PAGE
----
Imperfections in action
A classic example is a massively successful Olivy ad for Hathaway, a brand of shirts. They took a classic print ad format, with one noticeable change. The model was wearing an eye-patch.
It was a small change, seemingly of little consequence. It actually had a rather large consequence: doubling Hathaway’s shirt sales in under five years. You see, because people are so used to seeing conventionally attractive models with little diversity, a gesture like an eye-patch led people to take notice of the ad. Helped along with some killer copy, sales rocketed.
Though this is an old example, imperfection is still being used today.
Horror film ads tend to be pretty formulaic – an eerie soundtrack, a sprinkling of corners and a hefty serving of jump scares. But Lionsgate’s recent horror film Ghost Stories found a way to deliver something a little different and – we think – effective.
The film’s strapline, relating to seeing ghosts and the mind playing tricks, is ‘the brain sees what it wants to see’. Playing around with misspelling, the ads were littered with errors such as ‘Ghost Storeis’, ‘the brain sees waht it wnats to see’ and ‘in cimenas arpil 6.’ Because the brain can interpret mixed-up letters, we can still read what they’re trying to say. This is a clever use of imperfection because it visually communicates the message of the movie.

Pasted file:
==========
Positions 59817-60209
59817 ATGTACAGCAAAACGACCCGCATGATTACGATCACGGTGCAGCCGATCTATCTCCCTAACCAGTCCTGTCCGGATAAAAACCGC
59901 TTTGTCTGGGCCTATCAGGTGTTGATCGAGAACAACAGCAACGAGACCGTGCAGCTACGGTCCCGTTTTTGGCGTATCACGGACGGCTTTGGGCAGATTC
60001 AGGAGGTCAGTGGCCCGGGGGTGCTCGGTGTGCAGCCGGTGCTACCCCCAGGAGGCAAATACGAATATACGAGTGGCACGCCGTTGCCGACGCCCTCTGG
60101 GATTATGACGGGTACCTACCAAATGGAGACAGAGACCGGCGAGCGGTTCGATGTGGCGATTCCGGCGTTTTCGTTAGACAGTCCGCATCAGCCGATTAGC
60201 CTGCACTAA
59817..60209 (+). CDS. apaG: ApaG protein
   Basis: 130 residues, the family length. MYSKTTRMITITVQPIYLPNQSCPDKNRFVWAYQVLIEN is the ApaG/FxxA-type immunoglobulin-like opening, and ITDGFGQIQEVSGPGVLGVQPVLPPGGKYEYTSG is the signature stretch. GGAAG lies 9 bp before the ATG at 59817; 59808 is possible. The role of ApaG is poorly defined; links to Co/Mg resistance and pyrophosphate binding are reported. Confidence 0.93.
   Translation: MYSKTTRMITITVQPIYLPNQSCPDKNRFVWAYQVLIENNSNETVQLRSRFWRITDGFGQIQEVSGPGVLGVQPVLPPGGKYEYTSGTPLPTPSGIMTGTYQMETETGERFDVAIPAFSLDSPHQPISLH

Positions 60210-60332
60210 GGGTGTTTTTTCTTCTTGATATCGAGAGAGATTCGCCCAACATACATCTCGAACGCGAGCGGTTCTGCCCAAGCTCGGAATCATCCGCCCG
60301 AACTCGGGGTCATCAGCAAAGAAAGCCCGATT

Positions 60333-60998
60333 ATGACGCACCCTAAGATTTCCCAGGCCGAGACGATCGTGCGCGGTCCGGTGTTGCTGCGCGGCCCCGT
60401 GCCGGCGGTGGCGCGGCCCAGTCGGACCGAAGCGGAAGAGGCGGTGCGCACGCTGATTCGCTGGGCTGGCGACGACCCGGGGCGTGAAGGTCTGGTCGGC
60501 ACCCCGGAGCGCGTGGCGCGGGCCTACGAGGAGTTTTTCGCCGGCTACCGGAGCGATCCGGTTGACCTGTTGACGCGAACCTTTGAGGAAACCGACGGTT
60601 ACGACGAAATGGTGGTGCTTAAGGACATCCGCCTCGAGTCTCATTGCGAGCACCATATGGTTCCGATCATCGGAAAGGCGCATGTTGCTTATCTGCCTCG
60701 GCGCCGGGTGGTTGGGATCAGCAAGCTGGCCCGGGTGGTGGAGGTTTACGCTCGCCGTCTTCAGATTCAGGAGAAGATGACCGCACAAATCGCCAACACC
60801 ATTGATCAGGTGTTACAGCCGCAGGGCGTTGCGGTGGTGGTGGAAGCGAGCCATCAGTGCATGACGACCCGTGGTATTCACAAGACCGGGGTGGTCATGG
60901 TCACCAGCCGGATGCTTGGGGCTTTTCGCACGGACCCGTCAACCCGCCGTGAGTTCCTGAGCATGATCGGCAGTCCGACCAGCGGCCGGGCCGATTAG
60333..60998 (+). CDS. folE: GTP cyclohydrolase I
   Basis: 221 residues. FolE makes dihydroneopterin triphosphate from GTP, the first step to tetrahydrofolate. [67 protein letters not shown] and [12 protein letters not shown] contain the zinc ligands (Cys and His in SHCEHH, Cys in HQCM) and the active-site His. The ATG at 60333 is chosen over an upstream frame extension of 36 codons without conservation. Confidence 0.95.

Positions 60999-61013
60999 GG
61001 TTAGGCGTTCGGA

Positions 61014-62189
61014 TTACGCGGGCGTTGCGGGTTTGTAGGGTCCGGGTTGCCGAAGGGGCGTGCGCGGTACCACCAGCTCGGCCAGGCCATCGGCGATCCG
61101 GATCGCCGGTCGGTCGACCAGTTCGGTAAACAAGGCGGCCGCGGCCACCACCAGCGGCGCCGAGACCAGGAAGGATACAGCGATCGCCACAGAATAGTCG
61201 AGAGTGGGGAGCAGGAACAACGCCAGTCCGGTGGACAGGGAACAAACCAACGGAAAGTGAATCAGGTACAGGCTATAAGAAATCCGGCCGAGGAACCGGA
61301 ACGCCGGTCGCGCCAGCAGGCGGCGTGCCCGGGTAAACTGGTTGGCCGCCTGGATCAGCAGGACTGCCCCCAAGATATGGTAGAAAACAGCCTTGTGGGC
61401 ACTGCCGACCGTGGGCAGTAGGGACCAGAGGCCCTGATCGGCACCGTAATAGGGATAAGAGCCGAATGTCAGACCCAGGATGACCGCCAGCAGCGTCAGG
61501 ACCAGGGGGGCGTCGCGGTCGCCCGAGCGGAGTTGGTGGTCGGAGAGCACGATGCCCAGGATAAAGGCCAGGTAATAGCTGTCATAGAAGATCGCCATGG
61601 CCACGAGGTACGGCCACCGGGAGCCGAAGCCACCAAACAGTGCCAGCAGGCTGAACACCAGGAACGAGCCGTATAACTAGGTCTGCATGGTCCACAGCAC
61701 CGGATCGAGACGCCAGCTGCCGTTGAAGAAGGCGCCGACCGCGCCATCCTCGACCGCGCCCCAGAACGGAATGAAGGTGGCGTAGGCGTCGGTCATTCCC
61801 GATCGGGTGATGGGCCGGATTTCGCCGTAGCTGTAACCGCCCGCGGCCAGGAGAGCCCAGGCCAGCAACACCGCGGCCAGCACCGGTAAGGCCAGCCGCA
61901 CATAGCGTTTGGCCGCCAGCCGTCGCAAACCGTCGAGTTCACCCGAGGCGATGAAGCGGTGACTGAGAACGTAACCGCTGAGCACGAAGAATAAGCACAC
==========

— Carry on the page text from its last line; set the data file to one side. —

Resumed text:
Snickers have also tried a similar tactic, to more comedic effect. A recent banner ad says: ‘Oh deer. It’s hard to spell when your hungry’ which plays into their tagline ‘you’re not you when you’re hungry.’
So there we have it – a little imperfection can go a long way when it comes to standing out. And done well, it can help your brand look more endearing and trust-worthy, too.